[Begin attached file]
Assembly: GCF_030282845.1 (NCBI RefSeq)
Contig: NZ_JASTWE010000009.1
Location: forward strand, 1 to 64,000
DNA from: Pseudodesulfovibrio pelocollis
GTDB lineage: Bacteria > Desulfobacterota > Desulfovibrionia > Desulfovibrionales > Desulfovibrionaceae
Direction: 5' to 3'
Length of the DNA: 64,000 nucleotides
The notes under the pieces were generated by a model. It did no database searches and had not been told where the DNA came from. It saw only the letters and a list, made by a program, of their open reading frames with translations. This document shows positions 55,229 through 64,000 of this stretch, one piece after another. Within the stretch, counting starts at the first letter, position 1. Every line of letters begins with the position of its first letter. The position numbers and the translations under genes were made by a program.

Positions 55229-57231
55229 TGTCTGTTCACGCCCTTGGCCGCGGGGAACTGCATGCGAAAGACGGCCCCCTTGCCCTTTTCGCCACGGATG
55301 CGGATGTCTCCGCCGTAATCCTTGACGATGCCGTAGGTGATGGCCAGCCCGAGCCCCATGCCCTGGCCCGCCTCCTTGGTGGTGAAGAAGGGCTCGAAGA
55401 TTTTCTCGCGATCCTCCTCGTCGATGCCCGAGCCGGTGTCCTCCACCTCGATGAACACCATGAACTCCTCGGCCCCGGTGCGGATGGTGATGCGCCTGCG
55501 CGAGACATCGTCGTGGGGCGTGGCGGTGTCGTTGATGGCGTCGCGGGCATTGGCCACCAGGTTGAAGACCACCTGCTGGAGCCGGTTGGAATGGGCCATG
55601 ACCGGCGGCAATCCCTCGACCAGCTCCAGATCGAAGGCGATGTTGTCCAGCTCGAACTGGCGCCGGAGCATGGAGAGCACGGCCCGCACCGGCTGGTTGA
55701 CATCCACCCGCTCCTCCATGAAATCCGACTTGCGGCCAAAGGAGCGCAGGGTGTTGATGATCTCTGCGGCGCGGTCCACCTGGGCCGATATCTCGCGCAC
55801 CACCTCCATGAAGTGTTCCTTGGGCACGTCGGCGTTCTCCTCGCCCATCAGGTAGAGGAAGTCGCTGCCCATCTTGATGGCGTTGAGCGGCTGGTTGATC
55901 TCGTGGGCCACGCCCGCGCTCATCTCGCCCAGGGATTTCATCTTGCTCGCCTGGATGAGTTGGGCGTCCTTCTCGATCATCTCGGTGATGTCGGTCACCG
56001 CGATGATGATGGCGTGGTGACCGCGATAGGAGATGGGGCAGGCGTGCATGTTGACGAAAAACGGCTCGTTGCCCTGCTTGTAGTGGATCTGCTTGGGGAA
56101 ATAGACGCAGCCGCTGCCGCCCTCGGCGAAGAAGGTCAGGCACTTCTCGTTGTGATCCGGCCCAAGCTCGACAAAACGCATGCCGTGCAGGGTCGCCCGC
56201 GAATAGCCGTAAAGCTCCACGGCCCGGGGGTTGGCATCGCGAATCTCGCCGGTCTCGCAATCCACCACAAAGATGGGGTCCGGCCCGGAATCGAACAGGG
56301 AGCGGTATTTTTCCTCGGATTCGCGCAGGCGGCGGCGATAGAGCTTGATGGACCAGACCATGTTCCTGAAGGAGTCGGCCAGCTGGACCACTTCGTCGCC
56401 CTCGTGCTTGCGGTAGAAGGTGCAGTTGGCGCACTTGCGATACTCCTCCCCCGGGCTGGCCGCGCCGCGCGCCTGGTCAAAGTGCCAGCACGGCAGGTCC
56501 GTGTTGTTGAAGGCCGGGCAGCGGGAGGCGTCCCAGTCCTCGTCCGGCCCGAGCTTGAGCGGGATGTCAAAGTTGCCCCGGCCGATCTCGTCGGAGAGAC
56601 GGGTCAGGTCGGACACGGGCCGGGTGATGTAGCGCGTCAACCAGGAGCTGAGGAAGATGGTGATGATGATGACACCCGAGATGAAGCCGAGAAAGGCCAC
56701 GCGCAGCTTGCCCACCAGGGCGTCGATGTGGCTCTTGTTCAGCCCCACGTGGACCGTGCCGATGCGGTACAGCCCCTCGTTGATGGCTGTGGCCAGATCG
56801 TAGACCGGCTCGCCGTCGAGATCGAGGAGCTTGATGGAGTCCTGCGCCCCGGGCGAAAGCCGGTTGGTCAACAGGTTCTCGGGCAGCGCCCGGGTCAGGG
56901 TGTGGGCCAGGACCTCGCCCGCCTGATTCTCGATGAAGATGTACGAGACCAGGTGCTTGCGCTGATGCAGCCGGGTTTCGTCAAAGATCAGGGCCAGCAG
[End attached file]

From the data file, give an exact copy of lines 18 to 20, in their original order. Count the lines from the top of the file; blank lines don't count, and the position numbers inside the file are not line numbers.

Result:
56001 CGATGATGATGGCGTGGTGACCGCGATAGGAGATGGGGCAGGCGTGCATGTTGACGAAAAACGGCTCGTTGCCCTGCTTGTAGTGGATCTGCTTGGGGAA
56101 ATAGACGCAGCCGCTGCCGCCCTCGGCGAAGAAGGTCAGGCACTTCTCGTTGTGATCCGGCCCAAGCTCGACAAAACGCATGCCGTGCAGGGTCGCCCGC
56201 GAATAGCCGTAAAGCTCCACGGCCCGGGGGTTGGCATCGCGAATCTCGCCGGTCTCGCAATCCACCACAAAGATGGGGTCCGGCCCGGAATCGAACAGGG